Of all the laws that govern Australia, few feel as good as compulsory voting. At my polling booth in Bondi Public School in Sydney on Saturday’s general elections, voters formed an orderly line as volunteers handed out how-to-vote cards pointing to the major parties and a plethora of minors like the Sex Party and Julian Assange’s WikiLeaks Party. The nostalgic aroma of fried sausages wafted from a barbecue manned by members of the parents-teachers association, while schoolgirls sold cupcakes from a stall nearby. Standing in the queue ahead of me was an old lady from Russia living in Australia for 10 years who candidly asked me who I was voting for. When I answered, she said she didn’t like their policies but nevertheless wished me a nice day. “The things that unite us are more powerful than the things that divide us,” said outgoing Prime Minister Kevin Rudd. “[This] is why the world marvels at Australia, this country that can manage its political differences peacefully.”
Rudd’s usurper is Tony Abbott, a 55-year-old British-born conservative with a colorful background. After migrating to Australia with his parents as a toddler, Abbott returned to the U.K. as a Rhodes scholar at Oxford University where he enjoyed a brief and undefeated stint as a heavyweight boxer. Following a trip to Africa that had a profound impact on his psyche, Abbott joined a Catholic seminary in Sydney. But after three years as a trainee priest, he gave up the frock for a career in journalism until he won a seat in Parliament in 1994. In between teaching at remote Aboriginal communities and working as a volunteer firefighter, Abbott has built a political career defined by determination and a candor that struck a chord with the average Australian. (When asked about burqas in the final leg of the campaign, he said, “Frankly, it’s not the sort of attire I would like to see widespread in our streets.”) Now Abbott reached his political peak, delivering the center-right Liberal-National coalition its largest parliamentary majority since the Great Depression.
The landslide at the polls had been widely anticipated, with online bookie Sportsbet declaring it a one-horse race and paying out all bets on Abbott nine days before the elections. The incumbent may have steered Australia through the global financial crisis but was hamstrung by a series of scandals and Game of Thrones–like infighting. Rudd had only been on the job for nine weeks after ousting Julia Gillard, Australia’s first female leader, who had deposed Rudd in 2010 after a series of bungles and backflips that had paralyzed the government. “It was more of an election lost by the government than won by the opposition,” former Labor Prime Minister Bob Hawke commented on Sky News.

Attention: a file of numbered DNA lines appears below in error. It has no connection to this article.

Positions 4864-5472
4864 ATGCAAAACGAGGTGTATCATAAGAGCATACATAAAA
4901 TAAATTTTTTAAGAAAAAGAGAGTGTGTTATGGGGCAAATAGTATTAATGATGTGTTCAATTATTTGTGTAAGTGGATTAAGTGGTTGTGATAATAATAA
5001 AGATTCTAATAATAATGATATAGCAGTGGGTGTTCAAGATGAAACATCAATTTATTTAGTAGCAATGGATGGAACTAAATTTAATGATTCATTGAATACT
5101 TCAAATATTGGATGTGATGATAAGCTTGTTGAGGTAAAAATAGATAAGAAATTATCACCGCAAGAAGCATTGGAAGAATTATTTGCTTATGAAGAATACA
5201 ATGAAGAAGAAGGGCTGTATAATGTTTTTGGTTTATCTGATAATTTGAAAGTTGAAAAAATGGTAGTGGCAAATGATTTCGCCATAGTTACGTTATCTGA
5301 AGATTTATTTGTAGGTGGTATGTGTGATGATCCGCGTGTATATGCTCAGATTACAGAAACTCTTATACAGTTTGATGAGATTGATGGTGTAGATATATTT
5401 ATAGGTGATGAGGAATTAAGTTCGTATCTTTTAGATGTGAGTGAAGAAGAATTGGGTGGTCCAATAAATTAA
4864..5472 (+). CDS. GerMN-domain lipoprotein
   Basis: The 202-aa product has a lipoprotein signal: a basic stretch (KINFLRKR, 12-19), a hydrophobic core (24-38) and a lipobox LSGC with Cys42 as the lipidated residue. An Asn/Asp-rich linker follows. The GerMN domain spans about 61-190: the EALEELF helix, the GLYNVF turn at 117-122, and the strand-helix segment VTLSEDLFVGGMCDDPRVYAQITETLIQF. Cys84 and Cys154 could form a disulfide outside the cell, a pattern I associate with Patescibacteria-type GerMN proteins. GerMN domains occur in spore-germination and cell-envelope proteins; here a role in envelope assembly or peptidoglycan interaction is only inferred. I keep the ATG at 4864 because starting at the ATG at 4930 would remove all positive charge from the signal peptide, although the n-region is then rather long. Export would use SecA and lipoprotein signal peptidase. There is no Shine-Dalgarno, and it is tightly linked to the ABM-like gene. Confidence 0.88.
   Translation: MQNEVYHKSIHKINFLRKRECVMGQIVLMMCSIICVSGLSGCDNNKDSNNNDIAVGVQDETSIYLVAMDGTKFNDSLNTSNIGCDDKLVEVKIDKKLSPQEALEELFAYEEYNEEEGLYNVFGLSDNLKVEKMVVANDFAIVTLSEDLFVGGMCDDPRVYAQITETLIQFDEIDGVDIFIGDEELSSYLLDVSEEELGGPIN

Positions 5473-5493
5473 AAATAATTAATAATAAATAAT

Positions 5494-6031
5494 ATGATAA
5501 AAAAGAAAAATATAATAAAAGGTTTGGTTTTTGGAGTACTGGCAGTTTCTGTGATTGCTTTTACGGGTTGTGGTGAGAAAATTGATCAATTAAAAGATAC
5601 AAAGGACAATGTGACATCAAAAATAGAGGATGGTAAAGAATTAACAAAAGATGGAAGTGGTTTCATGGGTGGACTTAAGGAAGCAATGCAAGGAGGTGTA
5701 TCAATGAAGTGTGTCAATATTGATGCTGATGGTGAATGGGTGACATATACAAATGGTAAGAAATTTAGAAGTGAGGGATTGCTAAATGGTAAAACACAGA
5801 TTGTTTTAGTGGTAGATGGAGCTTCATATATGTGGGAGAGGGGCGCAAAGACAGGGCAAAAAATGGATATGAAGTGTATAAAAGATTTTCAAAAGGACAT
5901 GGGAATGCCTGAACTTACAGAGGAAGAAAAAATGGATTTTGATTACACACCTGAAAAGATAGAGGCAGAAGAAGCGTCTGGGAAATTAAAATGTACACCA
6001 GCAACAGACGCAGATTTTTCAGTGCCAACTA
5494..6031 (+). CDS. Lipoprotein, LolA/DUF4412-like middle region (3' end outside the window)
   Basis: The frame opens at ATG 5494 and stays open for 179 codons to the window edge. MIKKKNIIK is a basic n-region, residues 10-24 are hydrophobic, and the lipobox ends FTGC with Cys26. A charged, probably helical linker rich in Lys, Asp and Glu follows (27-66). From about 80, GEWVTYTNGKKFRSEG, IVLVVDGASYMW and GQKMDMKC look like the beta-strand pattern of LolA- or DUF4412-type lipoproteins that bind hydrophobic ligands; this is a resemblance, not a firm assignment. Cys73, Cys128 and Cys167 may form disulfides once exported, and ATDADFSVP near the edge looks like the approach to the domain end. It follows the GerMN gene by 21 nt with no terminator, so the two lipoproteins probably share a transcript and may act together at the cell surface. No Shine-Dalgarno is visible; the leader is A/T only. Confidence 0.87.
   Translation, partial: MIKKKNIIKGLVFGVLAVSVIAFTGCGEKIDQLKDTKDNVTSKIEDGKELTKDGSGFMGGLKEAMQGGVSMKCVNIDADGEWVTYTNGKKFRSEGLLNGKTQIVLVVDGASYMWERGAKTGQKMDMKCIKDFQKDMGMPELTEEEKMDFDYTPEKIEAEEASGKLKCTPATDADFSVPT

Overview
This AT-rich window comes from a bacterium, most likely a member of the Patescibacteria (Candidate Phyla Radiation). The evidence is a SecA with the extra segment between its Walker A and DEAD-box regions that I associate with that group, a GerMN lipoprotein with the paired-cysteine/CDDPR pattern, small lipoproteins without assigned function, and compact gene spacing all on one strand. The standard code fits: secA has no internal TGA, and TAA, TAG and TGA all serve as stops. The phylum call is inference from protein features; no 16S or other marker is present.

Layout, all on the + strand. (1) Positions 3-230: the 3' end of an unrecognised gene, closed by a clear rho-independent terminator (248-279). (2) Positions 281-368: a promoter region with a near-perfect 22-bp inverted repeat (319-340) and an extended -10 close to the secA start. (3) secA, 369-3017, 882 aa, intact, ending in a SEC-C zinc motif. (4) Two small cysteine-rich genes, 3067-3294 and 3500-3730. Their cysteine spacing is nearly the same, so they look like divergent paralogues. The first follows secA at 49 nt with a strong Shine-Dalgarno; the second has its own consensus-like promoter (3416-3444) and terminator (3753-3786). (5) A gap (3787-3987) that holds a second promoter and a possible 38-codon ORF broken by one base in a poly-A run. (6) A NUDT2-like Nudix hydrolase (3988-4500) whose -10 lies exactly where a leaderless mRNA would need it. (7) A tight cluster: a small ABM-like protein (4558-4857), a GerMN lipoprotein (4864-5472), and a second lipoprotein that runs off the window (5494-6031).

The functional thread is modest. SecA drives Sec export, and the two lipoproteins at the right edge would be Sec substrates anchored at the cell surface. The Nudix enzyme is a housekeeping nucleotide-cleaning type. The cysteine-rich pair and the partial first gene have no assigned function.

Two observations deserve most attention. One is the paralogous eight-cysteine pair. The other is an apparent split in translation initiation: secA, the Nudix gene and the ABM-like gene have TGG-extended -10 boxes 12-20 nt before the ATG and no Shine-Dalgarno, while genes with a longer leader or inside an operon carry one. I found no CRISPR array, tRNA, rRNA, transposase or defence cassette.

When Rudd first swept to power in 2007, the elections were framed as a referendum to introduce a carbon tax on big polluters. Australia produces around 20 metric tons of carbon dioxide per person every year, more per capita than the U.S. and almost any other nation.
But Saturday’s elections represented a total about-face. With the price of electricity doubling under Rudd’s and Gillard’s tenures and the manufacturing sector shrinking 5% per year, Abbott’s promise to scrap the carbon tax proved irresistible to voters — even though carbon pricing is likely to resurface. Australia just suffered its hottest summer on record, with the thermometer at Sydney’s Kingsford Smith Airport hitting 32.4°C on election day in early spring.
Other winning elements of Abbott’s campaign included a promise to use the navy to forcefully turn back asylum seekers arriving “illegally” by boat and slash Australia’s humanitarian intake by half, to 13,750 people a year. Combined with plans to cut forward spending on foreign aid by $4.1 billion, the election result paints the picture of a more selfish and self-insulating Australia. Critics also think it will undermine the country’s reputation on the world stage in light of it taking over the presidency of the U.N. Security Council. “[Australia is] so wealthy and yet so impoverished in spirit and global leadership,” mulled the Australian-born First Lady of East Timor, Kirsty Sword Gusmão, on Facebook upon hearing East Timorese women and children will be worse off after the Australia elections.
But the reality of governing a nation in a global community and the inevitable need to strike cross-bench deals with parliamentary members who campaigned for more humanitarian treatment of asylum seekers will likely see Abbott’s most-radical election promises on refugees and foreign aid watered down.
“Some of the things he’s said are cause for concern. But a lot of that was rhetoric for the election, and I wouldn’t be surprised to see him moderate his position,” Greg Barton, a professor at Monash University’s School of Political and Social Inquiry, tells TIME. “Tony Abbott is a cautious realist and in many respects a centrist.”
The floor is now open for Abbott to create a legacy of prosperity and social justice for Australia in the image of his mentor, former Prime Minister John Howard. Trounced by Rudd at the polls six years ago, Howard fought back the tears as his protégé took to the stage at a hotel in Sydney on Saturday and declared Australia was “under new management and is once more open for business.”